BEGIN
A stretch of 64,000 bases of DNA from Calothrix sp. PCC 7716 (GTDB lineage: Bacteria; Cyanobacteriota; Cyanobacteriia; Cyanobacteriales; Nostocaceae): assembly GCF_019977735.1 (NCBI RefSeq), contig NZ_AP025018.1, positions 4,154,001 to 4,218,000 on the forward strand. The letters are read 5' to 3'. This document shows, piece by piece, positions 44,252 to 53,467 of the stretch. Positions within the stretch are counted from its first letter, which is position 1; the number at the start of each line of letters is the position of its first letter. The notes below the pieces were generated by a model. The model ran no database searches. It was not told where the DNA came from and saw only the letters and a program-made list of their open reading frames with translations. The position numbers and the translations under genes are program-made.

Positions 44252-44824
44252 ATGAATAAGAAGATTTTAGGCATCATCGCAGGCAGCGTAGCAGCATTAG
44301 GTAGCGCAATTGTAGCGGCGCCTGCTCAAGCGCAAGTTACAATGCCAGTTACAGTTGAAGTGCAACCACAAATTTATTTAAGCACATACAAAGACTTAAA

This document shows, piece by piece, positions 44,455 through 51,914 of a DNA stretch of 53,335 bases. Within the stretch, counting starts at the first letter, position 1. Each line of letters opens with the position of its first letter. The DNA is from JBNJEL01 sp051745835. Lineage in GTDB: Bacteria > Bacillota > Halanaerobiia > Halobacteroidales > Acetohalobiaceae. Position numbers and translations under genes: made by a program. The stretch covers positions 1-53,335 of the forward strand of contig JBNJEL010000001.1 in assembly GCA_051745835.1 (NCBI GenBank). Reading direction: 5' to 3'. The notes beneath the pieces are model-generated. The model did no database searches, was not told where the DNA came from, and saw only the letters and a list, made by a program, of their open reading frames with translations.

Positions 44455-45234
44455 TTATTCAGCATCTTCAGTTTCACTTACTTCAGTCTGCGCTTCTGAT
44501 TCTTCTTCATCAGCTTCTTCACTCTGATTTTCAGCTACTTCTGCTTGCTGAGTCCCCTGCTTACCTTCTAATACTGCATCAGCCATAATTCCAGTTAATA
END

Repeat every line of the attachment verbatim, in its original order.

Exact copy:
A stretch of 64,000 bases of DNA from Calothrix sp. PCC 7716 (GTDB lineage: Bacteria; Cyanobacteriota; Cyanobacteriia; Cyanobacteriales; Nostocaceae): assembly GCF_019977735.1 (NCBI RefSeq), contig NZ_AP025018.1, positions 4,154,001 to 4,218,000 on the forward strand. The letters are read 5' to 3'. This document shows, piece by piece, positions 44,252 to 53,467 of the stretch. Positions within the stretch are counted from its first letter, which is position 1; the number at the start of each line of letters is the position of its first letter. The notes below the pieces were generated by a model. The model ran no database searches. It was not told where the DNA came from and saw only the letters and a program-made list of their open reading frames with translations. The position numbers and the translations under genes are program-made.

Positions 44252-44824
44252 ATGAATAAGAAGATTTTAGGCATCATCGCAGGCAGCGTAGCAGCATTAG
44301 GTAGCGCAATTGTAGCGGCGCCTGCTCAAGCGCAAGTTACAATGCCAGTTACAGTTGAAGTGCAACCACAAATTTATTTAAGCACATACAAAGACTTAAA

This document shows, piece by piece, positions 44,455 through 51,914 of a DNA stretch of 53,335 bases. Within the stretch, counting starts at the first letter, position 1. Each line of letters opens with the position of its first letter. The DNA is from JBNJEL01 sp051745835. Lineage in GTDB: Bacteria > Bacillota > Halanaerobiia > Halobacteroidales > Acetohalobiaceae. Position numbers and translations under genes: made by a program. The stretch covers positions 1-53,335 of the forward strand of contig JBNJEL010000001.1 in assembly GCA_051745835.1 (NCBI GenBank). Reading direction: 5' to 3'. The notes beneath the pieces are model-generated. The model did no database searches, was not told where the DNA came from, and saw only the letters and a list, made by a program, of their open reading frames with translations.

Positions 44455-45234
44455 TTATTCAGCATCTTCAGTTTCACTTACTTCAGTCTGCGCTTCTGAT
44501 TCTTCTTCATCAGCTTCTTCACTCTGATTTTCAGCTACTTCTGCTTGCTGAGTCCCCTGCTTACCTTCTAATACTGCATCAGCCATAATTCCAGTTAATA